Tax Audit-Common Questions Answered
Tax audit-a phrase that strikes fear into most hearts. A tax audit is something we all want to avoid, but many are not prepared for what to expect. This article will answer some common questions about dealing with a tax audit.
How Likely is a Tax Audit?
This is one of the most common questions about tax audits. The good news is the probability is low. From 2010-2018, IRS data reveals that they examined 0.60% of individual returns and 0.97% of business returns. That is a less than 1% chance in either situation.
Can the IRS Audit Me, Even if My Returns are Correct?
Simply put, the answer is yes. While most audits are targeted due to red flags, there are occasional random audits. The IRS uses a formula to select returns worth auditing. This formula compares your tax return against “normal” tax returns. Anything that stands out as being out of the ordinary could end up getting your return tagged for an audit.
Why Would the IRS Audit Me?
There are a few common items that may trigger an audit. These include:
- Your third party forms (like W2s and 1099s) do not match what is on your tax return.
- The expenses on your return look excessive in comparison to your income.
- Your return is sloppy (i.e. simple mistakes, both numeric and alphabetic).
- You report a pattern of losses on your Schedule C (business) and/or Schedule E (rental income). The IRS requires you to report income after a certain time frame.
How Does an Audit Start?
There are two types of audits: in person and on paper. At least 80% of all tax audits are paper audits, which means they are conducted through the mail. A paper audit starts when you receive a letter from the IRS requesting additional information about your tax return. You will need to respond to this letter with the requested information.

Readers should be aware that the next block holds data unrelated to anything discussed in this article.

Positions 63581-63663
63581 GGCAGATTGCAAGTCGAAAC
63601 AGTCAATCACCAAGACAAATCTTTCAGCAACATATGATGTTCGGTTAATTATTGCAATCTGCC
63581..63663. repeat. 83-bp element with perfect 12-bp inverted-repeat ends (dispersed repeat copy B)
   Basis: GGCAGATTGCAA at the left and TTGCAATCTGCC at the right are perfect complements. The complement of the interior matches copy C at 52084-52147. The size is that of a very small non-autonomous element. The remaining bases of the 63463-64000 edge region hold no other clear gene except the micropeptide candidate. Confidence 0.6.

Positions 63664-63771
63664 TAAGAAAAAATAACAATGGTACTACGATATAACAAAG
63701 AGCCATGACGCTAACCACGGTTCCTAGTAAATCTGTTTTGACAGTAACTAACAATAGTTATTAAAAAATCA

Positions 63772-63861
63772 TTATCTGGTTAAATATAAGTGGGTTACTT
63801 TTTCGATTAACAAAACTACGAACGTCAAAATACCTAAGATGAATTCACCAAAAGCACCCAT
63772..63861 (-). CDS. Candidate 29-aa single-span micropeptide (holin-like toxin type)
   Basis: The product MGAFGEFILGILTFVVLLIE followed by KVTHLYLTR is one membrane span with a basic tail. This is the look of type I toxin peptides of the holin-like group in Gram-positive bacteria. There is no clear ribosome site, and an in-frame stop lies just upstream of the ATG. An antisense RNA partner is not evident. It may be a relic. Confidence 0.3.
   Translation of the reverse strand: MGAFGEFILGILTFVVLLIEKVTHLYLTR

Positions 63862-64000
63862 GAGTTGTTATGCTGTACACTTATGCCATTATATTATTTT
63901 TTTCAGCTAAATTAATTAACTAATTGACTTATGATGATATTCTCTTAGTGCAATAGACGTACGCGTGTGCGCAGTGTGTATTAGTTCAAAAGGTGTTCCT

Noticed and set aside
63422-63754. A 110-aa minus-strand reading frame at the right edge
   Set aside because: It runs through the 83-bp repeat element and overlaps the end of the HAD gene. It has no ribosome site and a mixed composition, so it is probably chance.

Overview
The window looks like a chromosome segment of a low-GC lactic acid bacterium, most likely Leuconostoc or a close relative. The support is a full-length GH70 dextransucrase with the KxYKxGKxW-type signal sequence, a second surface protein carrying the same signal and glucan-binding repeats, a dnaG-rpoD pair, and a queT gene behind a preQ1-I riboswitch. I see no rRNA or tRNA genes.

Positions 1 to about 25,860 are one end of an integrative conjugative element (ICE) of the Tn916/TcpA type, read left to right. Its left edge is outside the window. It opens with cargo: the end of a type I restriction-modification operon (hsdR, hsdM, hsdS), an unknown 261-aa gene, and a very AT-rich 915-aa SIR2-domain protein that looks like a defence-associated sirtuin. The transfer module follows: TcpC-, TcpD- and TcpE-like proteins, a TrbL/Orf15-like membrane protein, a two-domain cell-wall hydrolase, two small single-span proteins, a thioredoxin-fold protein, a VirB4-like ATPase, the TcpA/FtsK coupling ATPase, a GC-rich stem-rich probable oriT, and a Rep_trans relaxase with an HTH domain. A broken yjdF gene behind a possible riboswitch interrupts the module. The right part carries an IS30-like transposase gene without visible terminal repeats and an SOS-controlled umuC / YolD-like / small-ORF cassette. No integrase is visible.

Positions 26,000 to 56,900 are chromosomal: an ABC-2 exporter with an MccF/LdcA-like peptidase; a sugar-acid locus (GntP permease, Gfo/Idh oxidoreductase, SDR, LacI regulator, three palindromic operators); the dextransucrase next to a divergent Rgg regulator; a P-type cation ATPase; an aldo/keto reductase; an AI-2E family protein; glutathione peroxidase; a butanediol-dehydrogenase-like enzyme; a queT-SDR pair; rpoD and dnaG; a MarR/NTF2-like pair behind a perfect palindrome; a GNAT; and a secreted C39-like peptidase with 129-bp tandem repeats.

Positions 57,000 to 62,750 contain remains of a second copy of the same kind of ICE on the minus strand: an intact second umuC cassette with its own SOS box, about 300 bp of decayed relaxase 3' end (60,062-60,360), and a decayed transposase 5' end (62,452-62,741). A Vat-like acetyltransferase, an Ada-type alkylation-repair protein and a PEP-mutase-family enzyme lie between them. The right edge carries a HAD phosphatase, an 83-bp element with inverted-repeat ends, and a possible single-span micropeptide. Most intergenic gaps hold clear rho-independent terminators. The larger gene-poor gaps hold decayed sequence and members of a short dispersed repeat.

An in-person audit also beings with a letter. This letter from the IRS will include instructions on what they need from you and where the face to face tax audit will take place. The business process reengineering can help one reduce operational costs and bring in profits.
How Far Back Can the IRS go for a Tax Audit?
For most returns, the statute of limitations is three years from the due date of the return or from the date of filing, whichever is later. However, if you underreport your income by 25% or more you can receive an audit for up to six years of tax returns. Additionally, if you file a tax return with false or fraudulent information, there is no time limit on when the IRS can audit you. ‘
What Does the IRS Look at During an Audit?
What information the IRS will need access to will depend on what the audit is bringing into question. If the IRS is investigating something specific, like your health care expenses. You would only need to provide the related supporting documentation such as receipts from doctor’s appointments and prescriptions.
If the investigation is for a broader topic, like proving your business income, the IRS may require you to disclose your bank statements or business records for review.
What Happens When the Audit is Over?
There are three possible outcomes once the IRS completes your audit. The first outcome is that there is no change. This means the amount you owe, or the amount of your refund does not change. Second, you can agree to the changes the IRS proposes and pay any additional amount you may owe. Lastly, you can disagree with the IRS’s ruling and appeal.
Can an Audit Result in Criminal Charges?
IRS audits are civil matters. However, if your auditor suspects that something criminal is going on with your return, they can refer your return to the Criminal Investigations Department or hire criminal defense lawyers from Miranda Rights Law Firm. This referral will happen if they suspect tax fraud, concealing foreign assets, or money laundering. If the Criminal Investigations Department finds evidence that could lead to criminal prosecution, they will turn the matter over to the Department of Justice, Tax Division, or the U.S. Attorney’s Office.
Surviving an Audit
A tax audit can seem overwhelming and daunting. But it is possible to survive one. The main key to surviving a tax audit is supporting documentation. Make sure you can back up what you report on your taxes with valid documentation. If you are unsure about how to proceed your can also enlist the help of a tax attorney, CPA, or and EA.
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